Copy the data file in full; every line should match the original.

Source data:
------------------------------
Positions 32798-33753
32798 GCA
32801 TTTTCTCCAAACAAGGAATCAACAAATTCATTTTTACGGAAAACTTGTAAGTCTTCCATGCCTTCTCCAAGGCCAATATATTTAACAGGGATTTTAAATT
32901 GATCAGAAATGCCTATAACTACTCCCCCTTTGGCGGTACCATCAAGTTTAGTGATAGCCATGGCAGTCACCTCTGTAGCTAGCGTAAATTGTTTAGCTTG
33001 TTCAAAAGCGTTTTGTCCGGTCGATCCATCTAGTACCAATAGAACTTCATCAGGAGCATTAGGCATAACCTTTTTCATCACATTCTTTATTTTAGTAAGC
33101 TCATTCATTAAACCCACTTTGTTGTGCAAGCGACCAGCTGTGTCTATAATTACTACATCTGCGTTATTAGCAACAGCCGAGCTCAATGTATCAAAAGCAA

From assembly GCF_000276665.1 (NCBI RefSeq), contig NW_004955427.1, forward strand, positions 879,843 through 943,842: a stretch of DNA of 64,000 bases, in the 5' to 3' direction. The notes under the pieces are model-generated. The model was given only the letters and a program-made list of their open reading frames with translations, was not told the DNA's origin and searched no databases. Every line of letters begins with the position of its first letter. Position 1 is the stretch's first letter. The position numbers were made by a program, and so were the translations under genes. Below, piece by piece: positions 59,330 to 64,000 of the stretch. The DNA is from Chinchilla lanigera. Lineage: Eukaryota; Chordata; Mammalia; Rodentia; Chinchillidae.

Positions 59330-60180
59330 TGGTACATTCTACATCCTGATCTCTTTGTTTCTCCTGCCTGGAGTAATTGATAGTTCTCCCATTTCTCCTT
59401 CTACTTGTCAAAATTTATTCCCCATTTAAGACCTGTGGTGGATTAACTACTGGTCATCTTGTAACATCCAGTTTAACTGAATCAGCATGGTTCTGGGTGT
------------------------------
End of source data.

Positions 32798-33753
32798 GCA
32801 TTTTCTCCAAACAAGGAATCAACAAATTCATTTTTACGGAAAACTTGTAAGTCTTCCATGCCTTCTCCAAGGCCAATATATTTAACAGGGATTTTAAATT
32901 GATCAGAAATGCCTATAACTACTCCCCCTTTGGCGGTACCATCAAGTTTAGTGATAGCCATGGCAGTCACCTCTGTAGCTAGCGTAAATTGTTTAGCTTG
33001 TTCAAAAGCGTTTTGTCCGGTCGATCCATCTAGTACCAATAGAACTTCATCAGGAGCATTAGGCATAACCTTTTTCATCACATTCTTTATTTTAGTAAGC
33101 TCATTCATTAAACCCACTTTGTTGTGCAAGCGACCAGCTGTGTCTATAATTACTACATCTGCGTTATTAGCAACAGCCGAGCTCAATGTATCAAAAGCAA

From assembly GCF_000276665.1 (NCBI RefSeq), contig NW_004955427.1, forward strand, positions 879,843 through 943,842: a stretch of DNA of 64,000 bases, in the 5' to 3' direction. The notes under the pieces are model-generated. The model was given only the letters and a program-made list of their open reading frames with translations, was not told the DNA's origin and searched no databases. Every line of letters begins with the position of its first letter. Position 1 is the stretch's first letter. The position numbers were made by a program, and so were the translations under genes. Below, piece by piece: positions 59,330 to 64,000 of the stretch. The DNA is from Chinchilla lanigera. Lineage: Eukaryota; Chordata; Mammalia; Rodentia; Chinchillidae.

Positions 59330-60180
59330 TGGTACATTCTACATCCTGATCTCTTTGTTTCTCCTGCCTGGAGTAATTGATAGTTCTCCCATTTCTCCTT
59401 CTACTTGTCAAAATTTATTCCCCATTTAAGACCTGTGGTGGATTAACTACTGGTCATCTTGTAACATCCAGTTTAACTGAATCAGCATGGTTCTGGGTGT